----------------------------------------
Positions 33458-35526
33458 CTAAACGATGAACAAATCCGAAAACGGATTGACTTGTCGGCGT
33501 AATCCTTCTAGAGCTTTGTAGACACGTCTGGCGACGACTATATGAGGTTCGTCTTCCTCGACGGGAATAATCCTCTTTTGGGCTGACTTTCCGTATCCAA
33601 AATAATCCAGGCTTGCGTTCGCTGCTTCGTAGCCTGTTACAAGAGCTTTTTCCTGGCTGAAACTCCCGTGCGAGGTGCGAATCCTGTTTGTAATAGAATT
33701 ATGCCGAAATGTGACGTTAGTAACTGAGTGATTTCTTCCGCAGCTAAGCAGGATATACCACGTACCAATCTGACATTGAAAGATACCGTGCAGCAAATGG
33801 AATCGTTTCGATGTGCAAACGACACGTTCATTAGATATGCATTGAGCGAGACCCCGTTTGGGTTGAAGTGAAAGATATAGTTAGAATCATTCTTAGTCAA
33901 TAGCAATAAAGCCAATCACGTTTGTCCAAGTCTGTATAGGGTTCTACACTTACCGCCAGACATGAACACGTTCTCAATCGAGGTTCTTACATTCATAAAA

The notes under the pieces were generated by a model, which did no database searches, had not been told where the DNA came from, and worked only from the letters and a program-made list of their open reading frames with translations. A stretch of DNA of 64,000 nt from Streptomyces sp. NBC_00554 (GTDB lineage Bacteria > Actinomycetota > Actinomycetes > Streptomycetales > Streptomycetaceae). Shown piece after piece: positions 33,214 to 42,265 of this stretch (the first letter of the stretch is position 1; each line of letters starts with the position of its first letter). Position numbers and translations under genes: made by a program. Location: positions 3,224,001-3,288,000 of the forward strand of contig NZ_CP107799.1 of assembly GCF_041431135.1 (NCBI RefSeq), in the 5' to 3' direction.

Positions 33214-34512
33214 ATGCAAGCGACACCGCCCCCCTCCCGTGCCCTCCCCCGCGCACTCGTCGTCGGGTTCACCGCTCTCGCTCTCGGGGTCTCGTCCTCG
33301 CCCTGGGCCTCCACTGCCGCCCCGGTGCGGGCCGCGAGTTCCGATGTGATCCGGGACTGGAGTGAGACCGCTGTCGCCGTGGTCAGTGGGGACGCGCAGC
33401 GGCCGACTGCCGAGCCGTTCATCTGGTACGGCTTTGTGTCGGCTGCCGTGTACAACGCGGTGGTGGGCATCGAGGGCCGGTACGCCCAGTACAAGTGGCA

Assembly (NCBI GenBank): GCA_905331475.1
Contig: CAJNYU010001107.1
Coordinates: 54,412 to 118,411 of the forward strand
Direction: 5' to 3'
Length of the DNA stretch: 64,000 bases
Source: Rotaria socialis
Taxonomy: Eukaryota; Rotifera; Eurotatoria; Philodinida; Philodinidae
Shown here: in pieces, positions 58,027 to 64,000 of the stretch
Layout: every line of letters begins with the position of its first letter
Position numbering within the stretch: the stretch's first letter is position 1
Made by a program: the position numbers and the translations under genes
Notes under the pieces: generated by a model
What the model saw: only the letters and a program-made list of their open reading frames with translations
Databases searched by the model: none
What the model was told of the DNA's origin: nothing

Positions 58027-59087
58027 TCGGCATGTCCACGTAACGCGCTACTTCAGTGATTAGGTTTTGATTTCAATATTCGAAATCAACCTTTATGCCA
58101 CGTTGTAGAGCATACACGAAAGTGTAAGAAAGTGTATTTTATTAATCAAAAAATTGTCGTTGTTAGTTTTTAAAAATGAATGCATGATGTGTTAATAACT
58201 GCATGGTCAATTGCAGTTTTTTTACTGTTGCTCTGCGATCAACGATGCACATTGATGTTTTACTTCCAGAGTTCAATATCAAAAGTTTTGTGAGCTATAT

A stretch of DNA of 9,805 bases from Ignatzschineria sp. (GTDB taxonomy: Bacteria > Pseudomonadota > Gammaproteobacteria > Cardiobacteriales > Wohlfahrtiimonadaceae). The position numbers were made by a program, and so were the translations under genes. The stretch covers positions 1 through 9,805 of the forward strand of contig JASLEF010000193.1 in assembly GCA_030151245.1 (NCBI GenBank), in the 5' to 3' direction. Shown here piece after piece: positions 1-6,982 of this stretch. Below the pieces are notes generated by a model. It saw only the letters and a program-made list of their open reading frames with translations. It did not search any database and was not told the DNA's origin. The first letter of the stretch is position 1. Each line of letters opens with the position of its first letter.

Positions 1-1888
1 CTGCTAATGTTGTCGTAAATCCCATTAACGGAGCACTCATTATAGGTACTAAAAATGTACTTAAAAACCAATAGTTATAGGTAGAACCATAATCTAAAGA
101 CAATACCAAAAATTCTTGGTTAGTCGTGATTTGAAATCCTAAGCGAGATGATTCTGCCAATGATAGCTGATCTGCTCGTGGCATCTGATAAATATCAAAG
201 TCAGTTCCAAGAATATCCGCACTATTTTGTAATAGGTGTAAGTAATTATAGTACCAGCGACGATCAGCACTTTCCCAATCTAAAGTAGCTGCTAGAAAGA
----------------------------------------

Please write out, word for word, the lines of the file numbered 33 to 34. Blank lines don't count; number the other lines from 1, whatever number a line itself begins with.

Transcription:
Positions 1-1888
1 CTGCTAATGTTGTCGTAAATCCCATTAACGGAGCACTCATTATAGGTACTAAAAATGTACTTAAAAACCAATAGTTATAGGTAGAACCATAATCTAAAGA